That's an important detail because it confirms what I told you guys a few weeks back: Baylor had no legitimate grounds to file a lawsuit against the SEC. Effectively, the SEC called Baylor's bluff by admitting A&M.
Any potential lawsuit is even more undercut now for two reasons: a. the Big 12 is going to raid another conference to add a member. The conference, therefore, has unclean hands in any lawsuit. How can any member of the Big 12 argue against taking a team from another conference when it is doing the same? and b. Interim commissioner Chuck Neinas made a blockbuster comment that hasn't received much attention. Asked whether the Big 12 would survive without Missouri Neinas said:
“Yes, I think it could be viable because there’s a lot of strength in the conference."
So if the conference is still viable without Missouri, how could there be any damages other than those included in the Big 12 bylaws if a member leaves?
Put simply, Ken Starr's threat of a lawsuit is dead.
4. Missouri's revenue opportunities in the SEC are massive.
That's because an SEC Network in partnership with ESPN is coming.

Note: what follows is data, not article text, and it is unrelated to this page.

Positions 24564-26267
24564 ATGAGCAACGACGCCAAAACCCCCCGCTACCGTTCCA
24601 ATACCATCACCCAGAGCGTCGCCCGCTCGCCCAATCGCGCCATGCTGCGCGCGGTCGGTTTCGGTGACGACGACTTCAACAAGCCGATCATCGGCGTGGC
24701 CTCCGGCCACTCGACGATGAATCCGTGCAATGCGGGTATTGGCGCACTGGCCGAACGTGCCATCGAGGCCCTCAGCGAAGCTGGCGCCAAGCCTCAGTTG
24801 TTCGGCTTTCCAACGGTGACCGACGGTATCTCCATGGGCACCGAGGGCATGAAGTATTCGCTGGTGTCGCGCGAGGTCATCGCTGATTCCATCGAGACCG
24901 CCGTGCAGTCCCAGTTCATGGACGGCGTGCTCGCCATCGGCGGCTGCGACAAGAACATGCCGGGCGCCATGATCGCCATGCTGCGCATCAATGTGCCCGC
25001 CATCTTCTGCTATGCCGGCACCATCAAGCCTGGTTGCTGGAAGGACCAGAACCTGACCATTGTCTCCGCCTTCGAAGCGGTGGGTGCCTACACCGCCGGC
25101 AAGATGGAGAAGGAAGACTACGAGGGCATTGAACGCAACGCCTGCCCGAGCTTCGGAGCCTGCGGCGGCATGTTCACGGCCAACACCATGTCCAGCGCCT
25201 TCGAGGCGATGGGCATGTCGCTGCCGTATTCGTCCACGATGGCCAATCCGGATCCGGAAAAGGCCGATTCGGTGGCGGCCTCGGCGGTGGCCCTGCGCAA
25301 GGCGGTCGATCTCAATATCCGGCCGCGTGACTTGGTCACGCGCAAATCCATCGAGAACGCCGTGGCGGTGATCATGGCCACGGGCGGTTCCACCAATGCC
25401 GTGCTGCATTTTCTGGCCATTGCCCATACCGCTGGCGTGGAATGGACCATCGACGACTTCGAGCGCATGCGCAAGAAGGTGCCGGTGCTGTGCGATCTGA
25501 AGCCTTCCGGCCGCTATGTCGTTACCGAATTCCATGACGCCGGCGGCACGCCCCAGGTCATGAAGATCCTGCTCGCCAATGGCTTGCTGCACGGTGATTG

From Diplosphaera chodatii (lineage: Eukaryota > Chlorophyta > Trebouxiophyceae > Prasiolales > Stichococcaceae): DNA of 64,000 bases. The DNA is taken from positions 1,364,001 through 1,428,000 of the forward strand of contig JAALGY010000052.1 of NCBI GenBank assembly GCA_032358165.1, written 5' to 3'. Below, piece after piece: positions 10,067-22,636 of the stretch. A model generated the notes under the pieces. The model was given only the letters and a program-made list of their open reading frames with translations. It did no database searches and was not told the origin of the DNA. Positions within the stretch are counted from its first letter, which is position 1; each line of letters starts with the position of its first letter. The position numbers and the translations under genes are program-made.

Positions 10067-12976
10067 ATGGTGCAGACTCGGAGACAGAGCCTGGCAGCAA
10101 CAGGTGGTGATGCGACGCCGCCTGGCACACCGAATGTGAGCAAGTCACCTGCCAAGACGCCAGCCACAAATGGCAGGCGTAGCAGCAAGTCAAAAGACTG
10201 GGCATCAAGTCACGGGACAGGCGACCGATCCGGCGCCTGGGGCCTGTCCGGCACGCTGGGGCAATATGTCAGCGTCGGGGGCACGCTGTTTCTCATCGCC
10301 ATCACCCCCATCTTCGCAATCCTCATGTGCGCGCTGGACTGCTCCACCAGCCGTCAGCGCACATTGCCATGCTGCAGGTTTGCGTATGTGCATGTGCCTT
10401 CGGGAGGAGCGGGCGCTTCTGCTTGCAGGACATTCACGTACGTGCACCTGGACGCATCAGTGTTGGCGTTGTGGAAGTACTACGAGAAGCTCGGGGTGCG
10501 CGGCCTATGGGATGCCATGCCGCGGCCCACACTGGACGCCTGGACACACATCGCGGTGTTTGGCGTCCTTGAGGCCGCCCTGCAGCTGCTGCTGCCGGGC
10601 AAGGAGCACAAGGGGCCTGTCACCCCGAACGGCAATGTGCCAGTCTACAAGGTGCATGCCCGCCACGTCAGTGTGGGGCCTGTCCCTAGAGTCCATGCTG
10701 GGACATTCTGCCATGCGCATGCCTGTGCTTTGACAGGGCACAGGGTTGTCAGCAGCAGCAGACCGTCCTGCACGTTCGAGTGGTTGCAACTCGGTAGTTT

Texas A&M and Missouri are a big part of the SEC's plans for that network. So are Virginia Tech and N.C. State. But that's in the future. For now, Missouri and Texas are important footprints and markets for the network.
5. So what needs to happen for Missouri to join the SEC?
Just follow Texas A&M's roadmap.
Give your leaders the authority to explore conference options, then divorce from the Big 12, then accept the SEC's offer.
It's as simple as one, two, three. Do that Mizzou, and welcome to the SEC for the 2012 season.
SEC presidents are thrilled with your academics, you'll fit in well athletically, and the SEC Network is about to make it rain down money.
If Missouri wants to join the SEC, it's barriers to entry are minimal. OKTC told y'all nearly a month ago that Missouri was the SEC's 14th. Now I'm telling you this, it's close to fruition if the Mizzou fans keep up the push to go South.
If you're interested in FSU, Clemson, Oklahoma, Oklahoma State, Texas Tech, Texas, Georgia Tech, North Carolina, Duke, N.C. State, Maryland, Virginia, Virginia Tech, et al. basically we've talked about how conference realignment impacts all these schools in the below articles. Just scroll through and you'll be entertained and informed. I promise.
Read all of OKTC's conference realignment stories here.